Explanation of Names
Greek ammos 'sand' + philia 'love'
11-38 mm (most species 20-25 mm)
Medium-sized black wasps with a relatively long petiole ("thread-waisted"), and usually with orange on the abdomen.
are similar, but typically have the bulbous part of the abdomen bent upward
and lying above
the distal end of the petiole; whereas in Ammophila
the abdomen is typically straight
or bent downward
at the distal end of the petiole. For illustrations, see figures A and C here
in Bohart & Menke(3)
; and the posts below:
Generally, males have weaker reddish markings than females, are more slender, and lack a tarsal rake on the front legs.
Identification to species difficult.
Holarctic; widespread in NA
Meadows with flowers, bare soil or leaf litter for nest cavities.
Summer into early fall. In NC, Apr-Nov (depending on species), typically May-Oct(4)
; in MI, Jun-Oct, typically Jul-Aug(5)
Adults visit flowers. Larva feed on caterpillars and sawflies provisioned by the adult female.
Parasitoids on caterplillars and sawflies. A burrow is dug by the female and an egg is laid in the paralyzed host in the burrow. May be several generations per year.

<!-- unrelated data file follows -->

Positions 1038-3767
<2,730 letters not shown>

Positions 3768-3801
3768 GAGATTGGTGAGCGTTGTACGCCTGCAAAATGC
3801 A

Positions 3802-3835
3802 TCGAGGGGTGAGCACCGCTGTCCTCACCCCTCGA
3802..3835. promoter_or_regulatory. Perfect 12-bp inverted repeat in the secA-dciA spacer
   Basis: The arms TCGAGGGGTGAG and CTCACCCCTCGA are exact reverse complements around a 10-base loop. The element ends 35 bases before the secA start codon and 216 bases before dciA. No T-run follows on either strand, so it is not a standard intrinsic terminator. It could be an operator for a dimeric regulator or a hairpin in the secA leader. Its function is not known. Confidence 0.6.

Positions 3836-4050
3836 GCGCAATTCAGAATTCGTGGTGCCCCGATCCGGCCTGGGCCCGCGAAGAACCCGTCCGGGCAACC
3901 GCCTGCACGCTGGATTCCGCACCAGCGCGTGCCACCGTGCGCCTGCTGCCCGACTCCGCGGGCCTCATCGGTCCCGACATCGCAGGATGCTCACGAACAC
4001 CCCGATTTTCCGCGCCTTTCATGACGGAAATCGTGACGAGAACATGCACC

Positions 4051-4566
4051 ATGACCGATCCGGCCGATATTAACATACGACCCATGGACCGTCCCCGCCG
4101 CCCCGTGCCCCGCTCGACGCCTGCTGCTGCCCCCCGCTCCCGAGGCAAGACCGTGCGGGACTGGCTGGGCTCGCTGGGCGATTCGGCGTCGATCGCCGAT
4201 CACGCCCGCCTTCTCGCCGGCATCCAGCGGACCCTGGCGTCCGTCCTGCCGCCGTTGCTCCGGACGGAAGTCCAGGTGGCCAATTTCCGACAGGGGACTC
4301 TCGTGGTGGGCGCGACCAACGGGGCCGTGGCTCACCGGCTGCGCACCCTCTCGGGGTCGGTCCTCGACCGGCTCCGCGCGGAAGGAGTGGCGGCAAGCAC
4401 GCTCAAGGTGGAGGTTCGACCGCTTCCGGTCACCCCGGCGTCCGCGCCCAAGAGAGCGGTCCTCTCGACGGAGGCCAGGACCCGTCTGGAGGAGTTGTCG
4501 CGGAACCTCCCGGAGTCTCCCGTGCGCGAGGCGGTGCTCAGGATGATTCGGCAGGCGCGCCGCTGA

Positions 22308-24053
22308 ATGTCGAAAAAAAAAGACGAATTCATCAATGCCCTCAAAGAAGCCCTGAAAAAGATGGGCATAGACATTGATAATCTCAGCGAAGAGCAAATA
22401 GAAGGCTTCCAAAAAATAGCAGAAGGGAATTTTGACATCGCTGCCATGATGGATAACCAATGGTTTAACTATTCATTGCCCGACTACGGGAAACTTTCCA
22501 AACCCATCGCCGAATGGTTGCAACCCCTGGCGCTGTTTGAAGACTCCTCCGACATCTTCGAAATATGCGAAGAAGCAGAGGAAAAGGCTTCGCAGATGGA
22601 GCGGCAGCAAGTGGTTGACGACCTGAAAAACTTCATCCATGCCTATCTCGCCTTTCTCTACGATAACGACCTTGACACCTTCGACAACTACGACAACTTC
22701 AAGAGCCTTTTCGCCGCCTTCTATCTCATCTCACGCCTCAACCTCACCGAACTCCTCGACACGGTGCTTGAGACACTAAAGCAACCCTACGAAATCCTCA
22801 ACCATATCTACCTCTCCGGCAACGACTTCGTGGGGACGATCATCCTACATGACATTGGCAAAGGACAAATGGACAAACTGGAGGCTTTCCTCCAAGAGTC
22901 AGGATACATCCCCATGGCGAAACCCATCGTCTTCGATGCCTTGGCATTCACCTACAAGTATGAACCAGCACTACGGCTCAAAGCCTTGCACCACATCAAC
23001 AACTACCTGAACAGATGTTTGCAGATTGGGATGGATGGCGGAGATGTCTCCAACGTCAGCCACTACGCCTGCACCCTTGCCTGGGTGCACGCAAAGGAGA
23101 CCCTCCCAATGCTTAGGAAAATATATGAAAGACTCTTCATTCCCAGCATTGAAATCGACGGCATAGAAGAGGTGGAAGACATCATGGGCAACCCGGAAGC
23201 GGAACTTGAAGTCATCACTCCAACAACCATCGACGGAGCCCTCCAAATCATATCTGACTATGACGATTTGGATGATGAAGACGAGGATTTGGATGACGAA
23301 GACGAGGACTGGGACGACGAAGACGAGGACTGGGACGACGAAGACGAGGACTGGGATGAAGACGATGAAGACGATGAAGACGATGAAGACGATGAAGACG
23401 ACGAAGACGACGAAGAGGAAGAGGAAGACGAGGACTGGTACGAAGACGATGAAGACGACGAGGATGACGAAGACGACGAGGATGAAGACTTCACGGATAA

Melander, A. L.(1903), Synopsis of the North American Species of Ammophila
. Psyche 10:156-164 (Full Text
Menke, A. S. (1964) New species of North American Ammophila (Hymenoptera, Sphecidae). Acta Hymenopterologica 2:5-27.
Menke, A. S. (1966) New species of North American Ammophila, Part II (Hymenoptera, Sphecidae), Proc. of the Biol. Soc. of Wash. 79:25-40. (Full Text
Menke, A. S. (1966) A Revision of the North American Ammophila (Hymenoptera, Sphecidae), Dissertation Abstracts 26(4), pp. 1-251.
Menke, A. S. (1967) New species of North American Ammophila, Part III. (Hymenoptera, Sphecidae). Los Angeles County Museum Contributions in Science 123:1-8
Menke, A. S. (2007) Ammophila nancy Menke, a new species in the pruinosa complex (Hymenoptera: Sphecidae: Ammophilinae), Zootaxa 1546: 31–38 (2007)